Nov 272007

Here are some fun facts about the Great Wall:

  • Peter Jackson totally ripped off the Great Wall for his tower signaling sequence in the Lord of the Rings trilogy.
  • The Great Wall is not inaccurate. I know when you hear, “Great Wall,” you may think it is just a big wall. It isn’t just a big wall. It’s a really, really, big wall on the top of a mountain. And it runs for over 370 miles.
  • You should be in decent shape before you climb the steps to the Great Wall. It’s over half a kilometer of steps at a 45 degree incline. There are places to rest, but your calves will probably ache for a day or two.
  • There are 50 or 60 shopkeepers at the bottom of the Great Wall. They all sell the exact same merchandise at the exact same prices. T-shirts were as low as two for $1. Sharon, who works in apparel manufacturing, is not sure how they make any money at this price.
  • It’s chilly at the Great Wall in November, but by the time you reach the top of the Great Wall you will be fairly warm

We left the hotel at seven in the morning. We decided to visit the Mutianyu section of the Great Wall, around 90 minutes outside of Beijing by car. It was a nice day for a drive. The day I arrived was the worst day in terms of pollution; the days became colder, but clearer, as I stayed in Beijing.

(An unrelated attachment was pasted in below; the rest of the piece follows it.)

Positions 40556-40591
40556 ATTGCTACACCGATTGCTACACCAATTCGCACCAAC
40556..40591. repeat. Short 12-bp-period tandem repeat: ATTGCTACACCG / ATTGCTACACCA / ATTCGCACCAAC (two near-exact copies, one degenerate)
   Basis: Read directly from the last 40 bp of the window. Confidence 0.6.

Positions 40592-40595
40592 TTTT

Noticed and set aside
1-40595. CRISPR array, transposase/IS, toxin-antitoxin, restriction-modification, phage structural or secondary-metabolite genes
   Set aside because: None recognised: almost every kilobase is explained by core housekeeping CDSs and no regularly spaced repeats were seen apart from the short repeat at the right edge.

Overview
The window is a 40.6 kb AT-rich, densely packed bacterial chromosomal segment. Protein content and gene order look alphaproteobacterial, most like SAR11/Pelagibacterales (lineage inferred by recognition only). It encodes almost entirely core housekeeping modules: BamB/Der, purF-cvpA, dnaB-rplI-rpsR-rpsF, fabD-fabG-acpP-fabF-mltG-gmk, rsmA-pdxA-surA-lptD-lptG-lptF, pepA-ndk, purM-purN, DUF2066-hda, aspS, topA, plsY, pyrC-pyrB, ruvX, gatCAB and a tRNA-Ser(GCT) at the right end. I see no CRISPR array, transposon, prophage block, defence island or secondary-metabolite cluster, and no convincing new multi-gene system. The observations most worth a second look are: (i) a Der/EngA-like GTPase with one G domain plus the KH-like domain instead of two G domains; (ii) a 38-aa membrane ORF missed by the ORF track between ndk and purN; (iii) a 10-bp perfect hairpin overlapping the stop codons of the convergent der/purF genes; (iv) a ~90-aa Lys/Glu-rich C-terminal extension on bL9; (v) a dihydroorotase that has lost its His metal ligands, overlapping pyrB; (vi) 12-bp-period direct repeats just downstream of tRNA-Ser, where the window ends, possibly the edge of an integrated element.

We started our climb up the stairs immediately after we arrived. We were among the first tourists to arrive that day; at the top of the wall we were able to enjoy sections without seeing any other groups of people. The parts of the Wall we saw were in fantastic condition, and the sight was amazing. It’s worth visiting, as photos and a written description do not do the Wall justice.

Great Wall of China at Mutianyu
First view of the Great Wall as we climbed the steps.

Me, Sharon, and Mark at Great Wall of China at Mutianyu
Mark, Sharon, and I (R to L) at the Great Wall. There was a small gazebo just before you reached the wall.

Great Wall of China at Mutianyu

Me at Great Wall of China at Mutianyu

The photos make the Wall appear as if it is drastically dipping, twisting, and turning. This is not a trick of the camera–the Great Wall dips, twists, and turns as it hugs the peak of the mountain. The steepest stairs required a bit of minor climbing; as you went down the slope of the Wall you had to make sure not to slip on any frost. The Wall was also slightly angled towards one side. The angle allowed rain water to gather into drains.
Great Wall of China at Mutianyu

Great Wall of China at Mutianyu

Great Wall of China at Mutianyu

A Chinese and Australian crew was shooting a promotional video for the 2008 Olympic Games in Beijing. I took a few photos and also posted a video to YouTube.
Great Wall of China at Mutianyu

 Posted by at 11:00 pm

Leave a Reply

%d bloggers like this: